truck / truck farm

A truck farm has nothing to do with motorized cargo vehicles. The truck in truck farm comes from the noun meaning trade or barter, a word borrowed from the Anglo-Norman truke in the 14th century. From Richard Hakluyt’s 1553 The Principall Navigations, Voiages and Discoueries of the English Nation (published in 1598):

No commutation or trucke to be made by any of the petie marchants, without the assent abouesaid.

In late-18th century America, truck came to mean garden produce or culinary vegetables—those most likely to be traded or brought to market. From the Maryland Journal of 14 December 1784:

A large Room...for his Customers to lodge in, and deposit their Market-truck.

The term truck farm itself appears in Notes & Queries from 1866:

A truck garden, a truck farm, is a market-garden or farm.

The word for the motorized vehicle, on the other hand, is either borrowed from the Latin, and ultimately Greek, trochus, meaning wheel, or from the Anglo-Norman trokle, also meaning wheel or roller. From John Florio’s 1611 Queen Anna’s New World of Words:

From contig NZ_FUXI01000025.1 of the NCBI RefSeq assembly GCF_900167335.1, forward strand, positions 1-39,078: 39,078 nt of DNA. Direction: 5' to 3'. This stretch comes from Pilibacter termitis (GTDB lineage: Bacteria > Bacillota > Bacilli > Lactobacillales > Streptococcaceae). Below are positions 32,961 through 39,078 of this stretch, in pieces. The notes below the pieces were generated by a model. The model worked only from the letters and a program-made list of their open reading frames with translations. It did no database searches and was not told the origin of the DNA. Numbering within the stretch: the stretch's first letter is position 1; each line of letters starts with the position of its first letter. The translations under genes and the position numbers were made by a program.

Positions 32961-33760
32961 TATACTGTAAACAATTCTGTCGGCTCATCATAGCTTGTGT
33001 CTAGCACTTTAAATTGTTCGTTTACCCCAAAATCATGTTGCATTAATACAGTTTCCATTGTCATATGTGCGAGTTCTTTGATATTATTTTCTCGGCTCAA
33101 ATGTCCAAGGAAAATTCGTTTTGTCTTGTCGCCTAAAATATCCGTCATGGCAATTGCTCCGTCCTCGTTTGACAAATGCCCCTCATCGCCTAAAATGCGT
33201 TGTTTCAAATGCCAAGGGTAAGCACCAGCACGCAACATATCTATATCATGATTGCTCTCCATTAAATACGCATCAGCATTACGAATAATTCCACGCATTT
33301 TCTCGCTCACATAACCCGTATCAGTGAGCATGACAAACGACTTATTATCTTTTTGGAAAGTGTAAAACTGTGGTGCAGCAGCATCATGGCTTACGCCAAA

Rigolo, a little wheele vsed vnder sleds. Gunners call it a trucke.

By the late-18th century this sense of truck was being used to mean a cart for hauling goods. From the Hull Dock Act of 1774:

Any truck or cart, sledge waggon, dray.

And in the opening decades of the 20th century the word was applied to motorized vehicles for hauling goods.

(Source: Oxford English Dictionary, 2nd Edition)

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